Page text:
'So much in return' Conway woman's mission is to find a need, then fill itREAD ONLINE
Area residents resolve to increase family time, better communities, morePublished January 2, 2014 at 12:00 a.m.
Goals or resolutions — many in the River Valley & Ozark Edition coverage area are working on them for 2014. Enhancing self-development, furthering projects and bettering financial matters seems to be at the top of most lists, both personally and professionally.
Russellville Mayor Bill Eaton said he doesn’t generally make personal resolutions. However, he said, he and his wife have made a joint resolution to change their place of worship, but not their faith base, in 2014 after attending the same church for 47 years. “Our faith is very important to us and we have been struggling about it.”
As far as the city, Eaton said, there are plans being made to move forward on the building of “one public pleasure and one public safety” facility. In 2013, voters approved the continuation of a one-cent sales tax to be collected for the next seven years, Eaton said. Two of the projects it will fund, he said, will be an aquatic center and a new central fire station.
Marilyn Williamson, founder of the Main Street Mission in Russellville, said personally she resolves to lose weight in 2014 and to “let my light shine brighter.” As far as the mission, the goal is “to get out of debt,” she said. “We resolve to pay off our mortgage, and we owe somewhere around $300,000.” As far as being able to accomplish it in one year, she said, “You never can tell. If it is God’s will, it will happen.”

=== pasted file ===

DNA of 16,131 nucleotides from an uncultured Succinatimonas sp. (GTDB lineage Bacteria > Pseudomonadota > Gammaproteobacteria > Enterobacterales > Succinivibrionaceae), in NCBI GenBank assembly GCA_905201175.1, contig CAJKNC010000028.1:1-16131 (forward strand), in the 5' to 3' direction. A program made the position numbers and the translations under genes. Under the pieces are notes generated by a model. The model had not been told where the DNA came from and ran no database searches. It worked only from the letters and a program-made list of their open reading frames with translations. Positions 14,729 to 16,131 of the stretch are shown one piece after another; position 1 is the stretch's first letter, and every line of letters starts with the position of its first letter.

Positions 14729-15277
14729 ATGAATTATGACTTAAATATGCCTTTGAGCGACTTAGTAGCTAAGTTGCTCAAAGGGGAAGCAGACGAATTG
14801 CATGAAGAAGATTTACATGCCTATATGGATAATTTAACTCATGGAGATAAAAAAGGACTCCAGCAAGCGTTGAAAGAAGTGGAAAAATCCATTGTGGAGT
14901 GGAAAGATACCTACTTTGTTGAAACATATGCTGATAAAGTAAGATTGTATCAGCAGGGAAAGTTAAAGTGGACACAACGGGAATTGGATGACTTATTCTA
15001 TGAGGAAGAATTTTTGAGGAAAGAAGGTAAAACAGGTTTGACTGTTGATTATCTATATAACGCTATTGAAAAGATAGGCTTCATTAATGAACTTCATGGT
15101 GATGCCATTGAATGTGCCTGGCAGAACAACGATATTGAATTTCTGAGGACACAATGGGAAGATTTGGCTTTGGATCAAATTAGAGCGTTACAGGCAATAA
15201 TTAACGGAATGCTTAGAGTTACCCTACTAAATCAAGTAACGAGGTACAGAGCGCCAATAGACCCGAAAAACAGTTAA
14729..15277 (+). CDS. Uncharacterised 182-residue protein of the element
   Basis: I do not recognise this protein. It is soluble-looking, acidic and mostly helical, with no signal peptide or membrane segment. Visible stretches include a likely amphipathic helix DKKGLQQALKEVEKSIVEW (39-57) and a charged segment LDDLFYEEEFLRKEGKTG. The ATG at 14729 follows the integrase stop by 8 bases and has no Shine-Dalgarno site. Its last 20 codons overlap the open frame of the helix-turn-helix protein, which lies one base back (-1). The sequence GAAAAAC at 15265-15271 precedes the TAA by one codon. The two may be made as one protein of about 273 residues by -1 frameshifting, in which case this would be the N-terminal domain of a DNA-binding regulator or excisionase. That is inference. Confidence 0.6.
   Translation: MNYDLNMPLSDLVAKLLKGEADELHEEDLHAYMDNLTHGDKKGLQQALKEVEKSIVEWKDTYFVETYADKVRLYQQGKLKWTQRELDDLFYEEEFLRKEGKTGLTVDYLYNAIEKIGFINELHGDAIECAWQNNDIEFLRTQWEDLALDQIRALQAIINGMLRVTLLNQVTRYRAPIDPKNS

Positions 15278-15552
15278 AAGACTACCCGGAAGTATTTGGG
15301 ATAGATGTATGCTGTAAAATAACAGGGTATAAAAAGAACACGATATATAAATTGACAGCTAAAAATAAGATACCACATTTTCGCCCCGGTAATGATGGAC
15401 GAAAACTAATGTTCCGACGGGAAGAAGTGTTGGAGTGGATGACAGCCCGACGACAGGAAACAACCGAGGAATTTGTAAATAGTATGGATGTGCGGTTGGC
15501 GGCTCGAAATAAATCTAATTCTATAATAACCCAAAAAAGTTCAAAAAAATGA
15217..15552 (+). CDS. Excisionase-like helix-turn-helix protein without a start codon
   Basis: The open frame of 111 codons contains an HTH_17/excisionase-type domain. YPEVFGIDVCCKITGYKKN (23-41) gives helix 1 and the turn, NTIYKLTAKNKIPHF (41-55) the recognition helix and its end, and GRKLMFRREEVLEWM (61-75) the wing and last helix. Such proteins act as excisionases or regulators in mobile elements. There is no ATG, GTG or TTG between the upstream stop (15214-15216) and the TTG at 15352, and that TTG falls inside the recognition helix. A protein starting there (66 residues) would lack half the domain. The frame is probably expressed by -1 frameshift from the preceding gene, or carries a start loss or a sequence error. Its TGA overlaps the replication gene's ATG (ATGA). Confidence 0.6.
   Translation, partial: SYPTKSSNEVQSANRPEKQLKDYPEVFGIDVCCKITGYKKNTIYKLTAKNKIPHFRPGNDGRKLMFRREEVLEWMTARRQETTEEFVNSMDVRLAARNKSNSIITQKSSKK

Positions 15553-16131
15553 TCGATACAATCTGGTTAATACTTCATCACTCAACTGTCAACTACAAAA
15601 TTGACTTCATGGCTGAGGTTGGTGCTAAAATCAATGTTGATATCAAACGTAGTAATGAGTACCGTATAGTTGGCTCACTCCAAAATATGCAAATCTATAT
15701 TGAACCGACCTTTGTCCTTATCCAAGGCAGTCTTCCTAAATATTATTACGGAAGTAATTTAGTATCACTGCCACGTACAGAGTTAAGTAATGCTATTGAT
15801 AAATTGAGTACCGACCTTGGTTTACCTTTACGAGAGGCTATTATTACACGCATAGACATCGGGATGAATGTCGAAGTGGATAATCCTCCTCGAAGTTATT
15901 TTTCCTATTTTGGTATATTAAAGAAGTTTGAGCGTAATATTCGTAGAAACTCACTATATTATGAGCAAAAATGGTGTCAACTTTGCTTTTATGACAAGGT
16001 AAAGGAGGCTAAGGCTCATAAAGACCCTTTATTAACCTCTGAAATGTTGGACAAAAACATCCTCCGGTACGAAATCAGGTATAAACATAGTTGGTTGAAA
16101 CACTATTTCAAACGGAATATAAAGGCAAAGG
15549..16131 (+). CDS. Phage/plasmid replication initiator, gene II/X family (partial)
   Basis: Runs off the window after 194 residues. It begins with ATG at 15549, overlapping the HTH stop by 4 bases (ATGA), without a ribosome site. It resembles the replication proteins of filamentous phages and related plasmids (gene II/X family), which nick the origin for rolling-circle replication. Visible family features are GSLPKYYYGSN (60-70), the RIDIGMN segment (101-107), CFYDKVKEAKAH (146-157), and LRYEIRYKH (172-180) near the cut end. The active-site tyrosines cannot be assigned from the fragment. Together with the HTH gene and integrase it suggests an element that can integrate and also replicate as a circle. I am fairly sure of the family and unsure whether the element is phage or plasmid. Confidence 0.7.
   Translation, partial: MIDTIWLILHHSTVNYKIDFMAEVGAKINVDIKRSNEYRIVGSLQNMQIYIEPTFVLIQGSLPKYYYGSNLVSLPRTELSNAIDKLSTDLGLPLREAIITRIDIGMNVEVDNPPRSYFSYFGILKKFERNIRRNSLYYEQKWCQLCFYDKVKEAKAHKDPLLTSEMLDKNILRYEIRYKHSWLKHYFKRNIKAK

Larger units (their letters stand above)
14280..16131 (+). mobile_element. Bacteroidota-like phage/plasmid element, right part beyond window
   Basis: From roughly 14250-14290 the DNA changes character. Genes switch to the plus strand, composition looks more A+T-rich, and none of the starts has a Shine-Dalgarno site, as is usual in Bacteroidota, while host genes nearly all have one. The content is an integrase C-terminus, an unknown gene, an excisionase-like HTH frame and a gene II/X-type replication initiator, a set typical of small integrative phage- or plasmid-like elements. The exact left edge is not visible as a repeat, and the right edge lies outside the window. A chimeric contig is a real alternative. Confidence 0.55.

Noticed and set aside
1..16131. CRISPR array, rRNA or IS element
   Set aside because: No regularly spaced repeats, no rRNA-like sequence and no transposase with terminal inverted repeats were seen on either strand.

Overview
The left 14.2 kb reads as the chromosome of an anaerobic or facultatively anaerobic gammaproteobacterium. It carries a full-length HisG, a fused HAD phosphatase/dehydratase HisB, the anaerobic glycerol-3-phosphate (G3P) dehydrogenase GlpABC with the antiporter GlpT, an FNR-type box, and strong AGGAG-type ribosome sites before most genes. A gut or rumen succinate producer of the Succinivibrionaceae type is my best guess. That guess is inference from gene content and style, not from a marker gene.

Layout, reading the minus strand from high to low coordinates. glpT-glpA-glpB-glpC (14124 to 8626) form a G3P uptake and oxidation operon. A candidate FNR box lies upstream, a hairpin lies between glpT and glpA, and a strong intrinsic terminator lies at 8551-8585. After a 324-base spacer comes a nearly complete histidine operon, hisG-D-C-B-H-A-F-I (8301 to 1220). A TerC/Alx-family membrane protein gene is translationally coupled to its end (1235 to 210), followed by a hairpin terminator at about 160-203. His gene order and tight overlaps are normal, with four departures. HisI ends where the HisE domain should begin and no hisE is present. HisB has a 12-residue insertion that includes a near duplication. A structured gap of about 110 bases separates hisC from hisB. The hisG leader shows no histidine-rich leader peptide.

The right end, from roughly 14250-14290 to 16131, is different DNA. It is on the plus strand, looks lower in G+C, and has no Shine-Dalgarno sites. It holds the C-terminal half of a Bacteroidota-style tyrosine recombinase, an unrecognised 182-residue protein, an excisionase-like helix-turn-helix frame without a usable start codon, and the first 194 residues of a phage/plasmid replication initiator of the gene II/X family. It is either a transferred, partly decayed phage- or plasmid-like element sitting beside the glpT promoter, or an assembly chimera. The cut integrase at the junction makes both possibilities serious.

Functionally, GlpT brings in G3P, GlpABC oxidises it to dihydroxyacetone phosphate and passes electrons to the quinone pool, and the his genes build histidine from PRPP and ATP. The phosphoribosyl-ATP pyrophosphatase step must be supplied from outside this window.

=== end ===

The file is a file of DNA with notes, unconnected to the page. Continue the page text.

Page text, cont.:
Williamson and her late husband, Gary, founded the mission about 19 years ago, with the goal of feeding and clothing those in need. They operate solely on donations and with the help of many volunteers, Williamson said, as well as “on what God brings in.” At no charge, they provide breakfast and lunch to those in need five days a week, in addition to clothing, food boxes and some furniture, especially to burn-out victims. To date, they have provided clothing to about 4,000 individuals, furniture to about 275, about 2,300 food boxes that will feed from one to eight people, and served more than 24,000 meals.
Mayor Mike Watson of Maumelle said he doesn’t make resolutions either. However, he has set lofty goals, along with the Maumelle Forward Committee, in developing a 20- to 30-year strategic plan for the city. Completed in October, he said it took about 18 months to gather information and put together the formal plan, which is about 200 pages long. Touching on a few priorities, he said, attracting commercial growth and addressing transportation issues is tops on the list. Also, he said, there are plans for a third-road access to Maumelle.
Morrilton Mayor Stewart Nelson said he is facing 2014 with reservations about his personal and city goals. Personally, he said, he still has to make up his mind whether he will seek re-election. In his 15th year, and at age 70, he said he has some thoughts about retiring but believes he still has work left to do city-wise before turning over the office. Things are going well in the city, he said, and he has been “blessed” to be able to serve that long. He talked briefly about his co-workers, referring to them as his extended family. One of his main concerns for the New Year, he said, is “the wall” of regulations coming down the pike “from every direction” affecting cities. “My question is, how are we going to fund them?”
On the other hand, he said, the city is in “really good shape” budget wise — about $100,000 under what was budgeted. One goal for his city, he said, is ongoing business recruitment that will add some new jobs.
Other plans that have been laid for 2014 include the following.